2.3. Challenges to Management Systems
Many engineering projects involve multinational collaboration, and workforces of diverse cultural origins. Challenges to H&S management systems have been observed in large construction projects with multinational labour in the United Kingdom, relating to work practices, communication, and culture [25
There are other shared areas where nations operate but without sovereign jurisdiction, and there is a need for coordination of safety. Historically the international ocean has been this domain, to which can now be added Earth orbit and other planets. Safety is one of many considerations in the legislative framework that is evolving for space, currently in an ad-hoc manner [26
]. New technologies are another area where common understanding of risks and how to assess them can be valuable, nanotechnology being an example [27
Food safety is a more down to Earth application for risk assessment [28
], and the global interconnectedness of the supply chain means that working towards commonality of these safety processes is advantageous. Again small firms are more at risk, e.g., in China [29
]. Better coordination of risk assessment processes and documentation between subcontractors, especially the inclusiveness thereof, has been identified as necessary in the chemical industry [30
Another area where a common understanding of risk is needed is mental health and psychosocial risk [31
]. While mental health is specifically included in some H&S legislation, NZ being an example, the methods for assessing and managing this are only weakly developed if at all. Harmonisation of policy across jurisdictions has been found to have positive effects on psychosocial health in Australia, with non-harmonised jurisdictions showing reduced communication efficacy and management commitment [32
2.4. Need for More Systematic Methods
The international expectation is that risk assessment should comply with the regulations of the jurisdiction (International Labour Organisation) [9
]. The ISO 45001 standard for Occupational health and safety management systems
likewise identifies the central need for organisations to have processes to identify hazards (Section 18.104.22.168) and assess risks (Section 22.214.171.124) [33
]. These documents identify multiple factors to be taken into account. In ISO 45001, these include organisational culture, human factors, history of incidents, emergency situations, other people exposed to the hazard, etc. There is much about internal alignment,
the development of an H&S management system that takes into account how the organisation conducts its operations. The concept that organisations may also need to ensure external alignment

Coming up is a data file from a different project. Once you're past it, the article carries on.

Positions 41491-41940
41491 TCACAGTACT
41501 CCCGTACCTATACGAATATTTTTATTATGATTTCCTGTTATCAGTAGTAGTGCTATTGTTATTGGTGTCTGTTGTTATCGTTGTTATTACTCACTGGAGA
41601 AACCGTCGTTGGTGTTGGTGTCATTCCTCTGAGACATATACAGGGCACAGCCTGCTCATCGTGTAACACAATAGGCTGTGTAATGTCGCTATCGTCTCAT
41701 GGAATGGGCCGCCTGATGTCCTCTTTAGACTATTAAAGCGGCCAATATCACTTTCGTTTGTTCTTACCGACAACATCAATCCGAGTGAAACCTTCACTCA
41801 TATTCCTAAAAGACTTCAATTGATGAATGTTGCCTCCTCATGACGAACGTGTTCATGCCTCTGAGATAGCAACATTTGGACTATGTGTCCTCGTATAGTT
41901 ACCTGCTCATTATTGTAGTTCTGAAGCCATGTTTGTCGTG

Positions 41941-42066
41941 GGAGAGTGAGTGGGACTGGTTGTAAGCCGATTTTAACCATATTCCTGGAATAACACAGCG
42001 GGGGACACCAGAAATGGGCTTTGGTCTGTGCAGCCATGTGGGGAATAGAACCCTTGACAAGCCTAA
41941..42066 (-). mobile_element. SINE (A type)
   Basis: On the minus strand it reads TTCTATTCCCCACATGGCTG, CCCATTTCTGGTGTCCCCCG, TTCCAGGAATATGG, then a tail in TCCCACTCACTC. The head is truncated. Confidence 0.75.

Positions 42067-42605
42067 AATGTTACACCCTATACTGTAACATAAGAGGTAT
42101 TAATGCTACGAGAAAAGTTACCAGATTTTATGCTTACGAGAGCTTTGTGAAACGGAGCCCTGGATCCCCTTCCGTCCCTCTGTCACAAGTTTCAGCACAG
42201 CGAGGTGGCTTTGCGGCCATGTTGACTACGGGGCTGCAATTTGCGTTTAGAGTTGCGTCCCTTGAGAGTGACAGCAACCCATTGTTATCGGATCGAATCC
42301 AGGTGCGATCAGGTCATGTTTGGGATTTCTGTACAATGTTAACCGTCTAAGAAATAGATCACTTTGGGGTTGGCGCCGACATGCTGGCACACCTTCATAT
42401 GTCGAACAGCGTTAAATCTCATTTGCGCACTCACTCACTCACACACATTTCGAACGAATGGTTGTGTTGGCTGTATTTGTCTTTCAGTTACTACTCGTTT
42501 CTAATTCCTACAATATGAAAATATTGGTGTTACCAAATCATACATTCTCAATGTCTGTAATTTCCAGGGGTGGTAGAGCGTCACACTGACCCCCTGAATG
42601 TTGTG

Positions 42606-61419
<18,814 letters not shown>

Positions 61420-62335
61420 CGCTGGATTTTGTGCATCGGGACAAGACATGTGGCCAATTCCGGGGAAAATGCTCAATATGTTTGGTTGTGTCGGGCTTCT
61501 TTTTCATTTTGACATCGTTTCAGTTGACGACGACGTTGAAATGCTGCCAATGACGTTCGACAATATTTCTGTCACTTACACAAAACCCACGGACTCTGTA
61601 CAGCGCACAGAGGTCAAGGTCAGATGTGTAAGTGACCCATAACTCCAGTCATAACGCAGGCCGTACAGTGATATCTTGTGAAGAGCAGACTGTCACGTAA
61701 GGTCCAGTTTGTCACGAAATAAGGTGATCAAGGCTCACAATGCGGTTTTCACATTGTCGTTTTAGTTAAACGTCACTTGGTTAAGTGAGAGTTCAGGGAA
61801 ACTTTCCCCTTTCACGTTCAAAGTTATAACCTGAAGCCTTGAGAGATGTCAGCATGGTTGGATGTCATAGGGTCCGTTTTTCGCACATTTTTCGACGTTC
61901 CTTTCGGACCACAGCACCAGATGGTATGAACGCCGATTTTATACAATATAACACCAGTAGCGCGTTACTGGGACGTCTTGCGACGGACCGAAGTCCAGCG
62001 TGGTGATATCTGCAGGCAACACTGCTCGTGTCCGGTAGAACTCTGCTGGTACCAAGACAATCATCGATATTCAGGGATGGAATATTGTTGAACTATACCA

with the national legislative framework is weakly developed in all these documents, and absent regarding risk assessment in particular. Instead each organisation develops its own H&S management system and tools, including risk assessment methods.
There is a need for more systematic methods for use as elements within an H&S management system. It is apparent from the literature that there exist many organisations, especially smaller ones and those in developing nations, which lack resources to create management systems ab initio. Furthermore, there is a need to strengthen the communication mechanisms between those doing the risk assessments, and the managers who have the financial budget to support treatment.
Key to this is the need to anticipate, identify, and evaluate hazards and risks [9
]. This is central to the operation of a safety and health management system within an organisation [33
]. If the risk assessment are not being done, or done to a lower level of rigour, or not being communicated to managers, then treatments may not be resourced and continual improvement fails. Effective use of risk assessment processes showed positive benefits in Finland [34
] and a positive correlation with specific preventative treatments [35
]. (For a general background to the Finnish H&S legal systems see [36
2.6. Specific Needs for New Zealand
In the case of NZ the Act implicitly expects practitioners to conduct hazard assessments, but does not specify the methods. Instead the methods are provided in guidance documents and examples provided by the regulator (Worksafe). These show a semi-qualitative risk-assessment method whereby qualitative estimates of consequence and likelihood are converted to ordered scales. In one publication, Worksafe proposed the use of simple linear scales for consequence and likelihood, e.g.,:
Moderate—first aid and/or medical treatment,
These scales are simple linear ones to which numbers are allocated (typically ranging from 1 to 5). Of itself, this is not necessarily an issue, because there are often insufficient data on which to make a more precise determination. Also, the method is intended to be applied by workers and team-leaders, or at least comprehended by them, hence a simple system is advantageous.
Another example of the type of scale in widespread use in NZ is:
Note the variability in the definition of major harm in the two examples above. One defines it as extensive injuries, the other as permanent injury. It will be appreciated that these are not the same thing, and the extent and severity of these injuries is not specified. Furthermore, neither construct appears in the NZ legislation, hence the external alignment is also missing.